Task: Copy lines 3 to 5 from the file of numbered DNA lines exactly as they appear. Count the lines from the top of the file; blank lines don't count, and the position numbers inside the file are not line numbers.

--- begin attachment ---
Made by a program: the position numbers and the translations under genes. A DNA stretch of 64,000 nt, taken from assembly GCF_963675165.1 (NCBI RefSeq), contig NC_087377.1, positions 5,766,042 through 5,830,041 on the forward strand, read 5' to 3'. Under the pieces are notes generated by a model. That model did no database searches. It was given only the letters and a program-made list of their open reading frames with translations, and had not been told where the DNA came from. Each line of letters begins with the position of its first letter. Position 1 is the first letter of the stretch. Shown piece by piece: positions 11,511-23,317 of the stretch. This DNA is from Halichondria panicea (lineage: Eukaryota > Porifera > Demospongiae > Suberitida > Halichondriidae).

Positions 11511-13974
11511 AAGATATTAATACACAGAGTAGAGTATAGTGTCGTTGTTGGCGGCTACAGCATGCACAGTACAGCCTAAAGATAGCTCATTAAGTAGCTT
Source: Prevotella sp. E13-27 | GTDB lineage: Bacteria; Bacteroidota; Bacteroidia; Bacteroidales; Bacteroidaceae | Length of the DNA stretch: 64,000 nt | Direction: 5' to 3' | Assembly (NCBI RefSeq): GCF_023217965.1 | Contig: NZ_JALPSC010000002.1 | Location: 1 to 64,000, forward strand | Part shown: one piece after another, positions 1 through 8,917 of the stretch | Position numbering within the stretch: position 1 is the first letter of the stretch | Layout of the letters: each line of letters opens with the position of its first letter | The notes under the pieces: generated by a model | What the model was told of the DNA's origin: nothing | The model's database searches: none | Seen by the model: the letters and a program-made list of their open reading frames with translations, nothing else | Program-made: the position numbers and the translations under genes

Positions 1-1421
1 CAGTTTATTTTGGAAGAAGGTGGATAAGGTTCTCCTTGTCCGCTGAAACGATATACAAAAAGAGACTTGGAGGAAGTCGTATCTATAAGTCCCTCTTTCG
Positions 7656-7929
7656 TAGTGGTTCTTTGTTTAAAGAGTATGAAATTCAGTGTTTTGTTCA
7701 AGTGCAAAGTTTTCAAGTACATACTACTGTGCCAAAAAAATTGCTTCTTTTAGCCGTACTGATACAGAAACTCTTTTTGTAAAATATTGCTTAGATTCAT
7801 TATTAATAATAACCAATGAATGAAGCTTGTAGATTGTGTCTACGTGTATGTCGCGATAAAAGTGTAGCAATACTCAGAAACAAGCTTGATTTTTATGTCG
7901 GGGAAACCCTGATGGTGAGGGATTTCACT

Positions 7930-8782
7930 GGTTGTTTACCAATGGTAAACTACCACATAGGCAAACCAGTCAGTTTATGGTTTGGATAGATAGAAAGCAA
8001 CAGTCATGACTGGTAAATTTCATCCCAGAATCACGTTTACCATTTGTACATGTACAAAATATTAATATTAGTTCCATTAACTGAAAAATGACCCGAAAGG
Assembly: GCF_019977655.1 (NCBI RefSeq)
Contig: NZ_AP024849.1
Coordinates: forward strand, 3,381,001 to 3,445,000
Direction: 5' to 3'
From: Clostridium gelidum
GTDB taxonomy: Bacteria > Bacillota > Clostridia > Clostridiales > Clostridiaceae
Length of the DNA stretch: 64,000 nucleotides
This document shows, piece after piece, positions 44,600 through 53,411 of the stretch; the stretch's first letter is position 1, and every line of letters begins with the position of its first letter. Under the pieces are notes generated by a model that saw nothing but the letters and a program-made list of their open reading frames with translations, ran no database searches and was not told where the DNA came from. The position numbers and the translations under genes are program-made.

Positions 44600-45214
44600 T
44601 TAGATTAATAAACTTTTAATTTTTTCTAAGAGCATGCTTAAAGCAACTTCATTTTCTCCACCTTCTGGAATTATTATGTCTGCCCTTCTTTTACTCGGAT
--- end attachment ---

11511 AAGATATTAATACACAGAGTAGAGTATAGTGTCGTTGTTGGCGGCTACAGCATGCACAGTACAGCCTAAAGATAGCTCATTAAGTAGCTT
Source: Prevotella sp. E13-27 | GTDB lineage: Bacteria; Bacteroidota; Bacteroidia; Bacteroidales; Bacteroidaceae | Length of the DNA stretch: 64,000 nt | Direction: 5' to 3' | Assembly (NCBI RefSeq): GCF_023217965.1 | Contig: NZ_JALPSC010000002.1 | Location: 1 to 64,000, forward strand | Part shown: one piece after another, positions 1 through 8,917 of the stretch | Position numbering within the stretch: position 1 is the first letter of the stretch | Layout of the letters: each line of letters opens with the position of its first letter | The notes under the pieces: generated by a model | What the model was told of the DNA's origin: nothing | The model's database searches: none | Seen by the model: the letters and a program-made list of their open reading frames with translations, nothing else | Program-made: the position numbers and the translations under genes

Positions 1-1421